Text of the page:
Weight Loss Surgery Overview


Weight loss surgery is becoming increasingly prevalent as a way for people to drop undesired body mass. While most methods of weight loss surgery are relatively safe and effective, surgery still isn’t for everyone. It’s recommended that you seek surgery as an option only if you are morbidly obese (with a body mass index of 40 or more for men 35 for women), or if you have obesity-related health issues, like diabetes or heart disease. It’s also recommended that you go with surgery only once you’ve tried other options and failed and if you fully understand the risks involved.

If you’ve decided weight loss surgery is the right option for you, here are a few of your options:


There are two general categories of weight loss surgery: restrictive and malabsorptive. Restrictive procedures work by physically restricting the size of the stomach and slowing digestion (Gastric banding, for example). Malabsorptive procedures are typically more invasive and change the way you take in food. During a malabsoptive surgery, part of the digestive tract may by bypassed or removed.

Types of Surgery

Adjustable Gastric Banding: Using an inflatable band, a surgeon squeezes the stomach into two sections. This physically restricts the amount of food patients can take in during a meal. All food eaten should be soft or well-chewed.

Pros: Banding is simpler and safer than gastric bypass. It’s minimally invasive and recovery time is usually short. Unlike other weight loss procedures, gastric banding is completely reversible.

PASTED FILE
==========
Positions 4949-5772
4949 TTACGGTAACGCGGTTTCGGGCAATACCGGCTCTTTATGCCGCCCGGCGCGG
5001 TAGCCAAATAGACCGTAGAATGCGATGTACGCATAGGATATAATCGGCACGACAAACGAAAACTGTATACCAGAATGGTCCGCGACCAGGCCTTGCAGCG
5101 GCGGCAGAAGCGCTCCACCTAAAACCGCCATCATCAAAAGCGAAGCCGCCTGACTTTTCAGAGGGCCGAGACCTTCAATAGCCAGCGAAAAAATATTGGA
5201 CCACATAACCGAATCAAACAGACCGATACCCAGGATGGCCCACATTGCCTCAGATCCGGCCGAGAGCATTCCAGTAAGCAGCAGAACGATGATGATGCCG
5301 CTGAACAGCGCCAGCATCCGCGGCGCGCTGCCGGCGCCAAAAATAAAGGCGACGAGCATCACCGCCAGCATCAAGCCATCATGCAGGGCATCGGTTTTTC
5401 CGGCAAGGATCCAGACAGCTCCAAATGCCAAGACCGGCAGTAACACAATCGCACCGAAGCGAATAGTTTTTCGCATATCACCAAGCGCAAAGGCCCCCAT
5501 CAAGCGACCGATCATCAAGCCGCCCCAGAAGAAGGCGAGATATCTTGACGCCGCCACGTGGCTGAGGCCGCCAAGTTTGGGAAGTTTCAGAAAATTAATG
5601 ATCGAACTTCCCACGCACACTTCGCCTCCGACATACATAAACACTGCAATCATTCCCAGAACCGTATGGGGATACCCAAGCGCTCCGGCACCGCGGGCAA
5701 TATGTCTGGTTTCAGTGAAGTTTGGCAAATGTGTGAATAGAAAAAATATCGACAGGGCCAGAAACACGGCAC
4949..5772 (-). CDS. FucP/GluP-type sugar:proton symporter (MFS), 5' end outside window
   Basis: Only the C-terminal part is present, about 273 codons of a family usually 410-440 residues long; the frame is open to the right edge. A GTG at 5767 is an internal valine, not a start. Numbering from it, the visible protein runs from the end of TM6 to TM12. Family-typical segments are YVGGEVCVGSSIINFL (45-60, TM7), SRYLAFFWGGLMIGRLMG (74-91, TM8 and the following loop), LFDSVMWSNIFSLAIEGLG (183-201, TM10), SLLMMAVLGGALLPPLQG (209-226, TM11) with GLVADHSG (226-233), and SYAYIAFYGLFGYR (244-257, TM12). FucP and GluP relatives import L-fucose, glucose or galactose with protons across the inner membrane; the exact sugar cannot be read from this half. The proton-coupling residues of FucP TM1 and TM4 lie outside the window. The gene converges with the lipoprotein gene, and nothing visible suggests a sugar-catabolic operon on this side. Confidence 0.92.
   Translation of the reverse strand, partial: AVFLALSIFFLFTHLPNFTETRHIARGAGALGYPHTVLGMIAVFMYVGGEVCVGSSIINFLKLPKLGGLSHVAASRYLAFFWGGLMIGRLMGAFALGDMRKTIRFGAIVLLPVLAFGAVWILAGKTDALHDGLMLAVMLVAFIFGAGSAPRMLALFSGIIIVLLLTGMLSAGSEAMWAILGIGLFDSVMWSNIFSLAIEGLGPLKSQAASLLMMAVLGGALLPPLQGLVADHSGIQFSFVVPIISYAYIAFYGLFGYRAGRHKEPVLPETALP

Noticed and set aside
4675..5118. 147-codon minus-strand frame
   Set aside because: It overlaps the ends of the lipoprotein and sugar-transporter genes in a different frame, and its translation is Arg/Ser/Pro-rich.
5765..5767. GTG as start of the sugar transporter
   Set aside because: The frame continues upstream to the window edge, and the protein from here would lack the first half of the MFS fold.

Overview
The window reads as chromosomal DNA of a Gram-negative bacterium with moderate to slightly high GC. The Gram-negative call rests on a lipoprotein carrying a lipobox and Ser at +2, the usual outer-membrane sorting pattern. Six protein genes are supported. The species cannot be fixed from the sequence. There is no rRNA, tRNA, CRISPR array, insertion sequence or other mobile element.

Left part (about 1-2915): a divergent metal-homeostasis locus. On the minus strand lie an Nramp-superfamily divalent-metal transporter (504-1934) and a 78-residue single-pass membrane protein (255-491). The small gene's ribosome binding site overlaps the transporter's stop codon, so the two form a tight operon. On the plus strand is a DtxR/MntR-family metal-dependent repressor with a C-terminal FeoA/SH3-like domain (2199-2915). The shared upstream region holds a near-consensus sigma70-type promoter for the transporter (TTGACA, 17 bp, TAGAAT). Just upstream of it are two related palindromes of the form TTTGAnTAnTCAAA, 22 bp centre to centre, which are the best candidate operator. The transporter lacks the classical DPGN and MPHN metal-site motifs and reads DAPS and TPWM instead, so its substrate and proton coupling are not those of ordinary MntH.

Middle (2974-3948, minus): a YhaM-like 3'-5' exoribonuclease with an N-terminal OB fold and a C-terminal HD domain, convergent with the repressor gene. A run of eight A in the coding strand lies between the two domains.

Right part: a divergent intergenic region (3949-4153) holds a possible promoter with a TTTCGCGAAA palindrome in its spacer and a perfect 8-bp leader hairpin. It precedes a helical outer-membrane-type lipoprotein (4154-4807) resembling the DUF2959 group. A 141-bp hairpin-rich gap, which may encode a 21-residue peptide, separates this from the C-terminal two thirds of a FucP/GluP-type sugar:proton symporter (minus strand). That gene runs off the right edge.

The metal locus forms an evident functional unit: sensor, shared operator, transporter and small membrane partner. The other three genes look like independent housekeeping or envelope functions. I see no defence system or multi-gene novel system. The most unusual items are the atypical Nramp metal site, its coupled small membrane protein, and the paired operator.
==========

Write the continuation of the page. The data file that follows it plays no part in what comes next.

Cons: Weight loss is less dramatic than more invasive methods. Patient may gain weight back down the road.

Risks: Vomiting from eating too fast, possible band slippage, band may become loose or leak, leading to further surgery, infection.

Sleeve Gastronomy: Up to 75% of the stomach is removed, leaving a little sleeve attached to the intestine. Sometimes this is just the first step in a multi-surgery process.

Pros: This procedure is relatively low-risk and effective. Patients lose an average of 50% of their excess weight. It doesn’t affect food absorption, so there is no risk of nutritional deficiencies.

Cons: Irreversible, long-term benefits and risks are still being evaluated.

Risks: Infection, leaking of sleeve, blood clots.

Gastric Bypass Surgery: A surgeon divides the stomach into two sections and connects the upper part of the stomach with the lower part of the small intestine, bypassing a section of the digestive tract. That leads to fewer calories being absorbed.

Pros: This procedure leads to swift, dramatic weight loss, and conditions related to obesity, like diabetes and heart issues, improve quickly. Most patients are able to keep the weight off long-term.

Cons: This procedure affects how the body absorbs minerals, so nutritional deficiencies and conditions like anemia and osteoporosis are a concern. Food may be dumped into the intestines without being properly digested.

Risks: Infection, blood clots, hernias, gallstones

Biliopancreatic diversion: Up to 70% of the stomach is removed and even more of the small intestine is bypassed.

Pros: Even faster and more dramatic weight loss than with gastric bypass. Remaining stomach is still large enough that eating large meals may still be possible.

Cons: Nutritional deficiencies, dumping

Risks: Highest risk of death associated with weight loss surgeries, with a 2 – 5% chance of death. Hernias are also a problem.

Remember, even if you have one of these procedures, you will still need to make permanent changes to how you eat, exercise, and live.


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